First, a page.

7 Significant Tasks Smart People Accomplish Before They Die

7 Significant Tasks Smart People Accomplish Before They Die

Future talk sparks excitement for most people. Daydreams about globetrotting, starting a business, raising beautiful children

and growing old with the person we love are what keeps us motivated. We even begin to invest money for the future as early as today. We look forward to seeing what tomorrow brings except for that one thing – our death day.

We try not to talk or even think about death, especially if it’s about the person we love who is still living. Or if it’s our own demise. In fact, the act of writing this article sends shivers down my spine. But whether you accept it or not, we’re not immortals and we’ll all perish eventually. Optimistically not soon, but eventually. The best thing you can do is to prepare early and make life easier for you and your dependents.

Planning for your death involves two things: planning for what will happen after you die, and planning for what will happen once you’re terribly ill and unable to speak for yourself.

1. Preparing their living will. The “living will” spells out requests regarding the medical care you want and don’t want.

Should you fall into a critical condition, would you want to be attached to life support machines? While it’s natural for us to seek every medical procedure known to man, some folks would rather be put to rest instead of holding onto feeding tubes. Organ donation following your death is another information that should be put into writing.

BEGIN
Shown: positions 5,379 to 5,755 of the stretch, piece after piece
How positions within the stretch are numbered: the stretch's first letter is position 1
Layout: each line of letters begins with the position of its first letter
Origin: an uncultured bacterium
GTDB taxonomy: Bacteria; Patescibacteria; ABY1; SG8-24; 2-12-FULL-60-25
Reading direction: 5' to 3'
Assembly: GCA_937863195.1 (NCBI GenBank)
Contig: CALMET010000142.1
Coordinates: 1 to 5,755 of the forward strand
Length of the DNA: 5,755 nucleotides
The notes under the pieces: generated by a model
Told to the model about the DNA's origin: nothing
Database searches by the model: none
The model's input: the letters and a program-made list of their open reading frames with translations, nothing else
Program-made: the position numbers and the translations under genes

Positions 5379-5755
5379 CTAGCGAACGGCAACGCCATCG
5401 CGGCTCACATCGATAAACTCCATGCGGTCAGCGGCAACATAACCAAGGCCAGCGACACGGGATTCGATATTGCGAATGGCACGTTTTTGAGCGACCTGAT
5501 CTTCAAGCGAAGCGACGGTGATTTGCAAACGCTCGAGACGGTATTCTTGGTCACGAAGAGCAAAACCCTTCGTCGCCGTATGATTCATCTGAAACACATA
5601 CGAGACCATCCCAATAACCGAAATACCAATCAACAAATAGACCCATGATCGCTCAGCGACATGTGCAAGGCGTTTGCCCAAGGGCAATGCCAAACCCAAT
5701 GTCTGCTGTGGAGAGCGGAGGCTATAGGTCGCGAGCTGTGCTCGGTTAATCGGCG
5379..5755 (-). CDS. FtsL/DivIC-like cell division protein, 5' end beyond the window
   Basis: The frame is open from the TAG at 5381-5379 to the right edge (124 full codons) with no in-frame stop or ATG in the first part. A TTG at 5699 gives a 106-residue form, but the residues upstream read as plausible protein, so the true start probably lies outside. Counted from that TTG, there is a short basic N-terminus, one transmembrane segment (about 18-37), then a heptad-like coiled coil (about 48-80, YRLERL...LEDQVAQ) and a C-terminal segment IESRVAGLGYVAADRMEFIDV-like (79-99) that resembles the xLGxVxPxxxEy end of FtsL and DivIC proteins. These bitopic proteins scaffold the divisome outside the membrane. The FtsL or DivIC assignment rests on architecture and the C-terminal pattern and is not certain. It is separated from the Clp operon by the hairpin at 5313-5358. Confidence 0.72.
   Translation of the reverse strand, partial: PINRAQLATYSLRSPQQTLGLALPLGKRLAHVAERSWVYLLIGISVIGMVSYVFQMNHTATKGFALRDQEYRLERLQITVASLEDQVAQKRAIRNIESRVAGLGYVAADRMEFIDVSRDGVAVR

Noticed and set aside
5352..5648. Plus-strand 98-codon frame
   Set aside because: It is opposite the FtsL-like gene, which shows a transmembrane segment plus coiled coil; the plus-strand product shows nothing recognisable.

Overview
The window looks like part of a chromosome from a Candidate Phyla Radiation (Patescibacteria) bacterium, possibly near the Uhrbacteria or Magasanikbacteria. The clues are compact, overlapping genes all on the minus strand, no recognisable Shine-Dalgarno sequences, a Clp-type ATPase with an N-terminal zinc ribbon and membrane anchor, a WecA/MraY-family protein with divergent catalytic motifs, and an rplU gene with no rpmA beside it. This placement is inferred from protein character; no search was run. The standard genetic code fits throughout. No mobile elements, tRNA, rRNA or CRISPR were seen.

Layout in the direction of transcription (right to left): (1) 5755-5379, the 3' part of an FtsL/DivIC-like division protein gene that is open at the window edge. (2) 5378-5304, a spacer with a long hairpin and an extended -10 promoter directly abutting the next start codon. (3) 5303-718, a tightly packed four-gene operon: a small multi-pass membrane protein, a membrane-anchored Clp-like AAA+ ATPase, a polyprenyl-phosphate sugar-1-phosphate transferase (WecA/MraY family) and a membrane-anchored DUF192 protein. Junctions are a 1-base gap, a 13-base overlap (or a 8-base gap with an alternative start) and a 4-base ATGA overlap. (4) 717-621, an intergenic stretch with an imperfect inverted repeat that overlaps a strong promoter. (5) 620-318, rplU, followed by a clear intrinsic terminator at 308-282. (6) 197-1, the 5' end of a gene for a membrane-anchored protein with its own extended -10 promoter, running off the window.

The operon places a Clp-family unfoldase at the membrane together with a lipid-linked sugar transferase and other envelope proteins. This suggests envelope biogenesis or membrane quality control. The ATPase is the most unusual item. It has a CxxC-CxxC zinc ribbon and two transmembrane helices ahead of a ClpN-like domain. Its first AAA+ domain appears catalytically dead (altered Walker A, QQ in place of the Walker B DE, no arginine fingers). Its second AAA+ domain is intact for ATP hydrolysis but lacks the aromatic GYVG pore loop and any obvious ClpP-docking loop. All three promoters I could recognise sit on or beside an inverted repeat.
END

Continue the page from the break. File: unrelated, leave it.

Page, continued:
2. Appointing an agent for healthcare. The durable power of attorney for healthcare enables a patient (called “principal”) to appoint an “agent” or “proxy” to speak on his/her behalf. People may appoint their spouse, sibling, relative or close friend to handle specific health responsibilities. All these requests should be placed in a document so medical professionals will know your intentions.

3. Estate planning. Estate planning is the act of preparing for the transfer of one’s wealth and assets following his/her death. Parts of one’s estate are assets, real estate, cars, pensions, life insurance, personal belongings, and even debts.

The golden rule is the more assets you own, the longer planning it’ll take. Simple arrangements could be done using online tools. But if your arrangements are complex (naming guardians for young children, setting up trusts, and multi-generational planning, etc), you might need to hire an estate planning attorney.

Estate planning is best done before it’s actually needed. Review your estate plan when major life events occur, such as marriage, the birth of a child, or divorce. The next best estate plan is right after a serious medical diagnosis, especially in cases of deterioration in cognitive skills.

Ask yourself: Can my family continue to operate without me if I don’t wake up tomorrow? If you’re the head of the family and you hold all of the household finances, then it’s a must to sit down with a financial planner every year to review your arrangements and make updates if it deems fit.